The outcomes? Learning that sticks. New staff onboarded and quickly. Better adoption of new technologies...and your interactions with each employee more focussed and as helpful as possible.

If you’re still doing internal comms the old way - one-size-fits-all - now’s the time to chat.

And if you’re interested in reading more about the five patterns of AI, check out our recent blog: Behind the Five Types of AI.

Behind the five types of AI

We’re extremely proud of our track record of successfully deploying artificial intelligence and machine learning models to enterprise customers.

But artificial intelligence (AI) and machine learning (ML) are pretty broad fields. And we know you probably need a little more background on what we actually ‘do’.

So - here is a rundown of the five types of AI, or patterns, our work generally falls into - and how each pattern can bring benefits for your business.

Red Marble’s five types of AI

1. Prediction

Artificial Intelligence can give you the ability to predict the future! Or rather, it can predict the probability of a certain event occurring in the future, based on historical data.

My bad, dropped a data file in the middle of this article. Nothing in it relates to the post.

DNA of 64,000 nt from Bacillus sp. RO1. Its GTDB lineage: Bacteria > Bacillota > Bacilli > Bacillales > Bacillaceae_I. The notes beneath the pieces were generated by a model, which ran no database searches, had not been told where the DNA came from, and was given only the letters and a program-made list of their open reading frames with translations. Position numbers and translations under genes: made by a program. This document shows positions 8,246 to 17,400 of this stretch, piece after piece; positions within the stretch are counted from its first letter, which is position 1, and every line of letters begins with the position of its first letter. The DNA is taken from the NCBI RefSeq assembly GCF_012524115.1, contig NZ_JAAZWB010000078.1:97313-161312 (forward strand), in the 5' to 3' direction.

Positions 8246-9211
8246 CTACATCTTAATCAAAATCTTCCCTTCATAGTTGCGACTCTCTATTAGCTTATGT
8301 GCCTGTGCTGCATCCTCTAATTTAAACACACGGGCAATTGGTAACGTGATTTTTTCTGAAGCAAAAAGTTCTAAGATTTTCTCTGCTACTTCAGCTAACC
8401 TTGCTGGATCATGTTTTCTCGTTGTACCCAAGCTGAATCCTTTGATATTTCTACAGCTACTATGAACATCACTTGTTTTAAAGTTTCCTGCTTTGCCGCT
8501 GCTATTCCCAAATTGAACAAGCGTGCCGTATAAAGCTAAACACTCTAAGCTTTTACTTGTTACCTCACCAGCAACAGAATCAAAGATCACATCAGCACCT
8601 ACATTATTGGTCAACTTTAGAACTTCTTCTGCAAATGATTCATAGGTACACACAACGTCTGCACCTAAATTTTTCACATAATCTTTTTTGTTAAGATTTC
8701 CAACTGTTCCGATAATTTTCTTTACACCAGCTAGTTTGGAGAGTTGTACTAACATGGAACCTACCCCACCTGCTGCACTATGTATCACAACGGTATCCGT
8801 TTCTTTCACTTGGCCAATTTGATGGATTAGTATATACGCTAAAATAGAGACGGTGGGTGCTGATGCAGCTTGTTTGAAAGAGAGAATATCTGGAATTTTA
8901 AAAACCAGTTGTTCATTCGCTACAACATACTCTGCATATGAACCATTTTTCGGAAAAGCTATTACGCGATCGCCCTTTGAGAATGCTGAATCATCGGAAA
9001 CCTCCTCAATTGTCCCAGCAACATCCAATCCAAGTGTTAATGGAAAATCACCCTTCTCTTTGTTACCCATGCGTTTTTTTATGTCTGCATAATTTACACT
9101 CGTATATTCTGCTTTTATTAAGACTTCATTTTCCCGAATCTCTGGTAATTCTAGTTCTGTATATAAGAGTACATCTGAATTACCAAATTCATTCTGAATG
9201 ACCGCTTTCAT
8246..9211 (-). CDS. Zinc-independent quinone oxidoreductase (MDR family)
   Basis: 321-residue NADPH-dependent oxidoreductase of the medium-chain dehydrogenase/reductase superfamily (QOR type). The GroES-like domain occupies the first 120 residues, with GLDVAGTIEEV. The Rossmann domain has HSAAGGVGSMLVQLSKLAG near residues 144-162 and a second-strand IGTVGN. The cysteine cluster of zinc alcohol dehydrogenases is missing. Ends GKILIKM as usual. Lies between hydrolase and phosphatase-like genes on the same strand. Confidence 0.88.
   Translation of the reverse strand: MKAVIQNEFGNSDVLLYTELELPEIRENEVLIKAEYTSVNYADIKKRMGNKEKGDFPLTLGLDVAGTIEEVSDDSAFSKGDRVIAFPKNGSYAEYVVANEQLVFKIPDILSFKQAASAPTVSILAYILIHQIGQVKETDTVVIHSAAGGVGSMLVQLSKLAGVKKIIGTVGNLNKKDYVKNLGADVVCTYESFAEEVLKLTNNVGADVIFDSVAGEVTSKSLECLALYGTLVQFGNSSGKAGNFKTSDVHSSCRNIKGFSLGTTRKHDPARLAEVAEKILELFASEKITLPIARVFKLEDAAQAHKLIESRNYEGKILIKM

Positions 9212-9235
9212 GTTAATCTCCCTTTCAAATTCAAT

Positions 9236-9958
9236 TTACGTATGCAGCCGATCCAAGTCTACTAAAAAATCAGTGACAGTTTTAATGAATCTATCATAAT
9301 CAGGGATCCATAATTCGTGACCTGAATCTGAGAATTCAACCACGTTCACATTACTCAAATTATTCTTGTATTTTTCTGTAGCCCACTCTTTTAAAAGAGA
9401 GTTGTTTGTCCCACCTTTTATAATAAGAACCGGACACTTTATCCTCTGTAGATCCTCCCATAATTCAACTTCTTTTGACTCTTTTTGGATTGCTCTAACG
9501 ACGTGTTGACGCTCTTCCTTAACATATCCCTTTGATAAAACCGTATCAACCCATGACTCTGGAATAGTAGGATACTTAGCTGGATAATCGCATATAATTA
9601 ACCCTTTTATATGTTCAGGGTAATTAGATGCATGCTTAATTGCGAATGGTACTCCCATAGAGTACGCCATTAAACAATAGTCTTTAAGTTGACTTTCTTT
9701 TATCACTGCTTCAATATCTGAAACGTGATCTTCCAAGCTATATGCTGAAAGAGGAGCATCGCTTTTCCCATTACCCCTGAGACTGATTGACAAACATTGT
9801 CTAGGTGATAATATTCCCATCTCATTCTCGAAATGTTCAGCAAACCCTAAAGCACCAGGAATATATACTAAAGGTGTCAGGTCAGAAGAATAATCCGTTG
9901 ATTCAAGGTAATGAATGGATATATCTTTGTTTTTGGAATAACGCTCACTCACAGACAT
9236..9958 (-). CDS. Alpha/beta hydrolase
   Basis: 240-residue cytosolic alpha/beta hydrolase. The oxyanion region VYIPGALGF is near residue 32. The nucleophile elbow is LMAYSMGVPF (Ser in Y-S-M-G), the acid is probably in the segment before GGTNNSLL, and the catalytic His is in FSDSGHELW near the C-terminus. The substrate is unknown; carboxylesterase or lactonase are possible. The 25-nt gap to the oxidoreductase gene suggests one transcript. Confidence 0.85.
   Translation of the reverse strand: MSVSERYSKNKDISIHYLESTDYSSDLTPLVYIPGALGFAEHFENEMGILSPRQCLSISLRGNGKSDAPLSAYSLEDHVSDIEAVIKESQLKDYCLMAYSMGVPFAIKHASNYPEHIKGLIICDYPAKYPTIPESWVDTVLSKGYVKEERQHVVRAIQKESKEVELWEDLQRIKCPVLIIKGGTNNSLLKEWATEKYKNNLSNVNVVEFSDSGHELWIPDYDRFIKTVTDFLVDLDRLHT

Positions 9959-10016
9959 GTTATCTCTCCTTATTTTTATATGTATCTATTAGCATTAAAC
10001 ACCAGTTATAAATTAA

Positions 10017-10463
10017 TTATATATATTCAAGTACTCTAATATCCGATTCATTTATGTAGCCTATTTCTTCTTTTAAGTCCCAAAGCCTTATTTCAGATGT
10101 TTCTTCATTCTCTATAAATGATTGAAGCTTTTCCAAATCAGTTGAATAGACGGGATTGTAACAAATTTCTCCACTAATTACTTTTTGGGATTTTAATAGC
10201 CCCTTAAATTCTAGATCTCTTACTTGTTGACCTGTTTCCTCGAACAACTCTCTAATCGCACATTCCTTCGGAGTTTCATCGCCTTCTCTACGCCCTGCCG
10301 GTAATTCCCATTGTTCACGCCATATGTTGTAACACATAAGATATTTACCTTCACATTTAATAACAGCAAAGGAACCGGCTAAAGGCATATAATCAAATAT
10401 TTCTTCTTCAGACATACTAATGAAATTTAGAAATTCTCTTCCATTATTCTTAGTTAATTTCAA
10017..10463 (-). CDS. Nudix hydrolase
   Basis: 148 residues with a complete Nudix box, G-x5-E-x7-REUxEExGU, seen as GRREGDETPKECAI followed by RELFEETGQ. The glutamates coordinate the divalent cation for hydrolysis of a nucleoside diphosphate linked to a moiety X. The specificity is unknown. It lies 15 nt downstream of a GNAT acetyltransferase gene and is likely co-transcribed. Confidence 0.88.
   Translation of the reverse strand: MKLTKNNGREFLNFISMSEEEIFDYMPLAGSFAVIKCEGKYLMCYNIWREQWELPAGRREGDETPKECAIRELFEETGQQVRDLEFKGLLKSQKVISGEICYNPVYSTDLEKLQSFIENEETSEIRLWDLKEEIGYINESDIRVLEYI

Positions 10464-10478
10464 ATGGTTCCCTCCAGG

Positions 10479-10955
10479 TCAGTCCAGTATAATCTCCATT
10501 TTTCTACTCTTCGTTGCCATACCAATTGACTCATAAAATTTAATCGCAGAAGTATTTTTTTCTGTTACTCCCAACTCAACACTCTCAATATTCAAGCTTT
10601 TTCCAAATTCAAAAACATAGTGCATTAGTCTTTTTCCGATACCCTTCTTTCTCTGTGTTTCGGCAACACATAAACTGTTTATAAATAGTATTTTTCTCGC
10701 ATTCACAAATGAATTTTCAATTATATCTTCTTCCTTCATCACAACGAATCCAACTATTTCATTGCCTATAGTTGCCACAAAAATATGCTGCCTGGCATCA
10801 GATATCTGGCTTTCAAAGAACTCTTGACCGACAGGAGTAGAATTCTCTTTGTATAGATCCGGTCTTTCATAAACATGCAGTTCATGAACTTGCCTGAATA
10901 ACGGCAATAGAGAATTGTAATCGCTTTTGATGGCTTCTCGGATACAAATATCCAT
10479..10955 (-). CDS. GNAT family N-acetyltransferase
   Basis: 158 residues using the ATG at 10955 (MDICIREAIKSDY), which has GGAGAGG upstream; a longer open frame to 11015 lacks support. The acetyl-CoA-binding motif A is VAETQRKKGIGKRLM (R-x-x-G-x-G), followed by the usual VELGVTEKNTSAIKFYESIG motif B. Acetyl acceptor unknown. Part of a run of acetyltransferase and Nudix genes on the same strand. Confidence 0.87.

Here are a few examples:

  • Forecasting conversion rate for an online retailer
  • Alerting when a machine is likely to be due for maintenance
  • Determining whether a member of a footy team is likely to sign up again next year
  • Predicting the likely valuation of a particular commercial property

To generate business value from prediction, you need to act on the information quickly - often in real-time. That combination of the ‘nugget of gold’ insight along with the right advice on how to apply it is what will bring big benefits for your business.

When we’re working with a client, our machine learning engineers and data scientists partner closely with subject matter experts who know the business well. We’re a big believer in these partnerships - we know AI inside out, but to properly capitalise on opportunities in different industries, we like to surround ourselves with diverse skills and experience.


2. Recognition

AI can recognise humans, objects or situations in a scene or recognise patterns in data. Businesses can use this in many ways.

Here are a few examples:

  • Recognising heavy machinery on a pedestrian area of a work site
  • Analysing whether a pizza has enough toppings as it comes out of the oven
  • Checking whether your staff are wearing masks during COVID lockdown

Businesses can use AI recognition to maintain the processes that make them great. Quality assurance teams can make sure each product heading out the door is at the right standard, and HR teams can use AI to ensure the safety of their teams.


3. Hyper-personalisation

This is one of the AI patterns we believe will generate tremendous value for organisations.

Hyper-personalisation is where we use machine learning across different data sources to build a unique profile of an individual. This means we can generate actions and content specific to that individual - such as personalized marketing or offers.